Jenny Lewis’s latest album, The Voyager, dropped this week, but the video for the single “Just One of the Guys” was already making internet waves due to the inclusion–in drag, no less–of actresses Kristen Stewart, Anne Hathaway, and Brie Larson. I walked away from my four minutes at the screen feeling that Lewis had tapped into something pivotal and subversive about how we see gender.
Fresh off my post last week, I already felt hyper-aware of this subject matter. Then I was relegated to the couch with preterm contractions, and my Recorded TV list stared at me accusatorially, as if even it was embarrassed that I had seen fit to record What to Expect When You’re Expecting. But I had, and after watching one hundred minutes of cliches, I at least came away with one scene that bears relevance to the topic at hand. In said scene, Anna Kendrick’s character is telling Chace Crawford’s character that she’s pregnant from their one-night stand. He asks her what she wants to do, and she replies that she doesn’t know. He responds that he doesn’t either, and that this is, after all, supposed to be up to her. Right? Because she’s the girl.
This scene, in turn, reminded me of another, brought to you by that small-screen bastion of feminism, Sex and the City. When Charlotte asks where her White Knight is, Carrie questions whether all women really do just want to be rescued:
After the societal changes brought about by the women’s movement–the increase in our culture’s definition of choice and freedom–shouldn’t we be shocked that Anna Kendrick’s character felt abandoned in reaction to her love interest’s assertion, or that a feminist icon like Carrie Bradshaw would even entertain a fairy-tale notion? That Jenny Lewis would make a video, write a song, that confesses her inability to be just one of the guys because of a ticking biological clock and lack of an open mind? In our culture’s quest for feminine self-actualization, we often get lost in the idea that equality means sameness. But it would appear that, according to Lewis at least, there are biological and psychological mechanisms that keep us different no matter what.
These kinds of questions venture beyond gender and into the notion of freedom: what it looks like, what we do with it, how it’s different from what we expected. I immediately recalled The Avett Brothers’ gem from a few years ago, “Head Full of Doubt”, and the following lines:
There’s a darkness upon me that’s covered in light
In the fine print they tell me what’s wrong and what’s right
…But like a bird in a cage I broke in
And demanded that somebody free it.
That video speaks to the temporal nature of society’s mentality and goals; the idea that “progress” is just one stage in a continuum of activity that ultimately fades into the past with all the others. Melding these ideas of freedom and progress together, I was left wondering whether we (in the case of the Lewis song, “we” being women; but pull up a chair–we can all sit at this table!) are akin to birds pursuing a flight plan that leads us into cages of our own making. Whether the light we think we are pursuing is actually covering a form of darkness that leaves us in a locked bathroom, holding the key but devoid of company.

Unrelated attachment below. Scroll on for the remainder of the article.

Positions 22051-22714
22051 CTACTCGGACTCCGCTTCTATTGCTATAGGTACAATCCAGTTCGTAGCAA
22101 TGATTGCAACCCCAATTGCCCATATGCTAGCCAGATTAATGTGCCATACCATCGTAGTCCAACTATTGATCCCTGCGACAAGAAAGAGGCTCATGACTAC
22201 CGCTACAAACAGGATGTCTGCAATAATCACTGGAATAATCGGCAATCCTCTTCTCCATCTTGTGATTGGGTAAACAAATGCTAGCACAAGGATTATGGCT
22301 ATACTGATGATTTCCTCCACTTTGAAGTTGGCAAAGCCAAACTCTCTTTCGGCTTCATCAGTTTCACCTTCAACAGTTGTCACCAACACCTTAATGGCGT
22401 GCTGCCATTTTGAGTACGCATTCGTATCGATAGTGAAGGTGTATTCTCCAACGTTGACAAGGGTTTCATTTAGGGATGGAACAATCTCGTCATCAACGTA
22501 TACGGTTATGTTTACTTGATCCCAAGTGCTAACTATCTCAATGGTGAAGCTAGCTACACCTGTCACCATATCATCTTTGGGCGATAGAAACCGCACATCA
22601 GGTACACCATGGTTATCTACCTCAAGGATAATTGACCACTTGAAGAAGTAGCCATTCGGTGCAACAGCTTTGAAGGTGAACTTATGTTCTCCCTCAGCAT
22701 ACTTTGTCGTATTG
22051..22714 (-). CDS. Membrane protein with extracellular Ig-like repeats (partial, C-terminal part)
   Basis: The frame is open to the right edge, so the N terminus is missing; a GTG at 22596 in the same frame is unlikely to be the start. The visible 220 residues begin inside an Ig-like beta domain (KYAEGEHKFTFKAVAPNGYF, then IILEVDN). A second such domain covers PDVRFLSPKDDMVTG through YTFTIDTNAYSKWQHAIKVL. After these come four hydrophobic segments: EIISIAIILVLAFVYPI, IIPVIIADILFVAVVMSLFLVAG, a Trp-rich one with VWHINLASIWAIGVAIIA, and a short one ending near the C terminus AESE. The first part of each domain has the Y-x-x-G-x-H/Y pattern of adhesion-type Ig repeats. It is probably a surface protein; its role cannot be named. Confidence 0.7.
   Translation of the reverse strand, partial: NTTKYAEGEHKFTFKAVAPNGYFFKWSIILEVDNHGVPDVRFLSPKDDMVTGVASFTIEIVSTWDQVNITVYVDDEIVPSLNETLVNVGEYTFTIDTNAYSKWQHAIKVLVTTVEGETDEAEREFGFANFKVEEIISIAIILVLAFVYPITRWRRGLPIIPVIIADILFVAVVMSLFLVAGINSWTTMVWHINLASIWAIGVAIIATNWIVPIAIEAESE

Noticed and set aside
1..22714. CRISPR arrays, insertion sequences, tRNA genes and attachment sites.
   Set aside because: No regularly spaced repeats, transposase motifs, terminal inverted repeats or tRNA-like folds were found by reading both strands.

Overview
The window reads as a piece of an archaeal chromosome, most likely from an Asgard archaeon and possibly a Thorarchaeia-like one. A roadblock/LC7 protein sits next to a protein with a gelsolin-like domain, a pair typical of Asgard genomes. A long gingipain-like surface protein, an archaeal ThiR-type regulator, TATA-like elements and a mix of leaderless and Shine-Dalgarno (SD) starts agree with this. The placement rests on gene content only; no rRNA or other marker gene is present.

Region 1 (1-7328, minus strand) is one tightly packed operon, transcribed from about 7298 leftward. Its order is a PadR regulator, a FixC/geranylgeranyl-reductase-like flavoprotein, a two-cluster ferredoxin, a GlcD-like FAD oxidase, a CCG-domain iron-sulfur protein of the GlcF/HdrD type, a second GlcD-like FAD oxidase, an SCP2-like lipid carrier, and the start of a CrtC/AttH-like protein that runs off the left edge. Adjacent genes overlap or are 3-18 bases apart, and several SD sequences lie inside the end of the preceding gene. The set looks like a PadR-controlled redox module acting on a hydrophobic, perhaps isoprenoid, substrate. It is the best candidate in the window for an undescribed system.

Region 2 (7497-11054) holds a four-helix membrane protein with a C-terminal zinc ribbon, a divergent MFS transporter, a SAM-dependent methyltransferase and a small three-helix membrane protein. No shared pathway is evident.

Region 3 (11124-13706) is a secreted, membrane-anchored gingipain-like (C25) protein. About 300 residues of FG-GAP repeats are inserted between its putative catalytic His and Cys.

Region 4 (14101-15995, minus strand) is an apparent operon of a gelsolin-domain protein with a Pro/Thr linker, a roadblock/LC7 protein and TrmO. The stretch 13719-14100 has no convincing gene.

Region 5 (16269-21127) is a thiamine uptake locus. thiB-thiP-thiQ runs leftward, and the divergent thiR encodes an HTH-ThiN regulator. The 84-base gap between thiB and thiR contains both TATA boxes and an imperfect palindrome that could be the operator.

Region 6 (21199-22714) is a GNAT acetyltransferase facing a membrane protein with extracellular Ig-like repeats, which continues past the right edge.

Do we know enough to know what we really want, or better put, need, at any one moment? Do we know ourselves enough? Could it be that there is a higher wisdom than that represented by the collective knowledge of our culture? Aren’t all these questions just so offensive to our savvy, omniscient minds? Then again–why would a woman in a movie written by women be offended by a man who recognizes her autonomy…and why would a critically praised songwriter confess the sorrow of solitude in this golden age of having it all?
And then, of course, there is grace. When Lewis holds up a positive pregnancy test and sings of being the girl locked in the bathroom, the only sister to her sorrow…some of us will relate. Whether it’s an unwanted test result, or the reality of abandonment, or the poor choices of a broken heart, those who have been alone with consequences will identify. It’s being broken in a bathroom, proverbial or real, that brings a soul to the honesty of true confession. Because whatever feminism, or progress, have accomplished, there is one thing they never will: and that is curing us of our deep-seated insecurities, our secret fears that we are broken beyond repair and simply not enough. Only grace can reach those hidden places.
Lewis’s lyrics–soulful and deeply emotional–are offset by the playful nature of women dressed in drag, but the message is anything but light. Rather than blaming society or men for a line she can’t cross, she admits that the boundaries, for better or worse, ultimately lie within–embodied by that “little cop inside.” It’s a self-aware switch from the blame game that currently dominates our culture, the agenda-pushing voices heard mainly by being the loudest, the angriest, or both. Though there is a difference of opinion in the online world regarding Lewis’s farcical or sincere intentions with “Just One of the Guys” (Lewis herself has stated that she doesn’t like to talk about feminism, in particular the trend she sees of “women criticizing one another for not being feminist enough”), I choose to take the lyrics at face value and hear “Just One of the Guys” as an anthem of humility, vulnerability, and grace that recognizes personal limitations, embraces individual differences, and remains wary of the “virtue” of getting everything we think we want.